With Fed head honcho Janet Yellen set to deliver her semi-annual testimony on monetary policy to the House and Senate over the next couple of days, the slightest bit of caution has crept into the stock market at the start of the new week, following record highs set on Friday.
By Peter Martin
Monday, February 23, 2015
By early afternoon in New York, the Dow Jones had dipped 42 points or 0.23% to 18,098, while the S&P 500 was down just 0.17% at 2106.7.
The market will be looking for clarity from Ms. Yellen, after last week’s release of minutes from the most recent FOMC meeting revealed a certain amount of discord amongst Fed officials over how and when to proceed in normalizing monetary policy. The Fed has made great strides in recent years in increasing transparency, with an increased emphasis on forward guidance, but the message appears a little muddled right now, with the minutes showing some committee members worried over how to communicate the prospect of policy tightening when inflation is so low. Many officials were apparently concerned that a hasty rate hike might stifle the recovery. Others were troubled by the risk of delaying the decision to tighten and that doing so could be interpreted as a signal that overly accommodative policy would prevail in the future.
In terms of the latest gauges of the economy, the message also looks a little mixed. The Chicago Fed released its National Activity Index for January today, which showed an improvement to a level of 0.13, following on from December’s reading of -0.07. Because the index is constructed to have a mean level of zero and economic activity is disposed to growth over time, any readings above zero are taken as indicating above-trend rates of growth. The three-month moving average for the index is little-changed at a strong 0.33, following 0.34 in December, suggesting overall economic activity remains healthy.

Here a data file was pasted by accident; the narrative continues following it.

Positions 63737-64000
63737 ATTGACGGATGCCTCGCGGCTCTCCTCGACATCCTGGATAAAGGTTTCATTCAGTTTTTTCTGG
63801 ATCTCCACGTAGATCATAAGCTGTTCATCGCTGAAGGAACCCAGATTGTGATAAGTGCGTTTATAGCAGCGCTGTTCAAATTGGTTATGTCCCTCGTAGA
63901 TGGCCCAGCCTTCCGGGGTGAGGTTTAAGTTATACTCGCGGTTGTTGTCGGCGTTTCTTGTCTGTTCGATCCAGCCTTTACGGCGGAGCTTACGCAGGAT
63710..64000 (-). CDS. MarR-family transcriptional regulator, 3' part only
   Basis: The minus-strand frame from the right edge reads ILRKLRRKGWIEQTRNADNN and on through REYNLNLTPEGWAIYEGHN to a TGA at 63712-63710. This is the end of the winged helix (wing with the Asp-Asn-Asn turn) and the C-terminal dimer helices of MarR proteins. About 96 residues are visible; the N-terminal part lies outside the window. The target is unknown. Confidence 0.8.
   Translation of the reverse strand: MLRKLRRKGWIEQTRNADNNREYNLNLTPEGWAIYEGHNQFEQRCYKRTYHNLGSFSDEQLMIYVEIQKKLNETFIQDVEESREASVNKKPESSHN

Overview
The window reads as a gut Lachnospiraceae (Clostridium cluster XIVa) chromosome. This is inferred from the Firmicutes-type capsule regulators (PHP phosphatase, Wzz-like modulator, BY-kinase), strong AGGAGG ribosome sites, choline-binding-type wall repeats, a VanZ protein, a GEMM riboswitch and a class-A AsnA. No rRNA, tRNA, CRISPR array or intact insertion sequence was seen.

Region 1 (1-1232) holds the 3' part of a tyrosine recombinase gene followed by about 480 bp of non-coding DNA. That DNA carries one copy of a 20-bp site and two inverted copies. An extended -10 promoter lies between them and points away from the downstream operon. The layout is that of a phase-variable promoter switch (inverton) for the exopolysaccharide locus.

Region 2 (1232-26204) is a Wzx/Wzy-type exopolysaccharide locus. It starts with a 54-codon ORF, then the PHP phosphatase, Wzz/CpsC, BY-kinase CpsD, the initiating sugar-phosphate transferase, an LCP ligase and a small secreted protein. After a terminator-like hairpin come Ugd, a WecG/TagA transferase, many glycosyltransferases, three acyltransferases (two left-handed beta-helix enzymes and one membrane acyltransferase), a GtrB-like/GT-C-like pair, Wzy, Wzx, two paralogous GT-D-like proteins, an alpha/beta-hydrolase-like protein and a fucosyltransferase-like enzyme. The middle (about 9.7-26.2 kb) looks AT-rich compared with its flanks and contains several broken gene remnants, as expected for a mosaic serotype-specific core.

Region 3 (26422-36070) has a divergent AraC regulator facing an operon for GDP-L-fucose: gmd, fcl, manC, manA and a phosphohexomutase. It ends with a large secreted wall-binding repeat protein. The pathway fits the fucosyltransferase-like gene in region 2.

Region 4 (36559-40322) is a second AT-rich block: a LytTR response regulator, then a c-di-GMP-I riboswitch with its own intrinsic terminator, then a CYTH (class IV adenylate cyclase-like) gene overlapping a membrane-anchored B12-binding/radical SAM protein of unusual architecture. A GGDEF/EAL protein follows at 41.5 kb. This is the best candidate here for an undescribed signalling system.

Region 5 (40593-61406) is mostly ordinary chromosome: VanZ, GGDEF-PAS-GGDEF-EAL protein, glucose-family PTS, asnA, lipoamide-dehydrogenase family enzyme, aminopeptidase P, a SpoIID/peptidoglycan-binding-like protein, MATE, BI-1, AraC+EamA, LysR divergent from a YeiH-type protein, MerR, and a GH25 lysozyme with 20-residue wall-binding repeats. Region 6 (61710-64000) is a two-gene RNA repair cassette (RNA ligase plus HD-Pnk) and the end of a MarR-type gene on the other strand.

Looking specifically at the housing market, things do not look so rosy though. The National Association of Realtors said today that existing home sales dropped 4.9% in January to an annualized rate of 4.82 million units, its lowest level in nine months. The decline comes despite low mortgage rates and a burgeoning jobs market. The strength in the economy should support stronger buyer demand, which makes the sharp decline a little baffling. There will be plenty more housing data following this week, though, with the Case-Shiller home price index due on Tuesday, new homes sales on Wednesday, the FHFA house price index on Thursday and pending home sales on Friday.
Overall it is set to be a busy week for economic data, with February’s consumer confidence index released on Tuesday, January CPI on Thursday and revised Q4 GDP data at the end of the week. The CPI report could prove especially interesting, given the qualms noted in the Fed minutes over low inflation. Consumer prices slid 0.4% at the headline level in December and a further 0.6% is expected for January. With inflation not just below target but still dropping, it undermines arguments from the hawks at the Fed that policy should be tightened.
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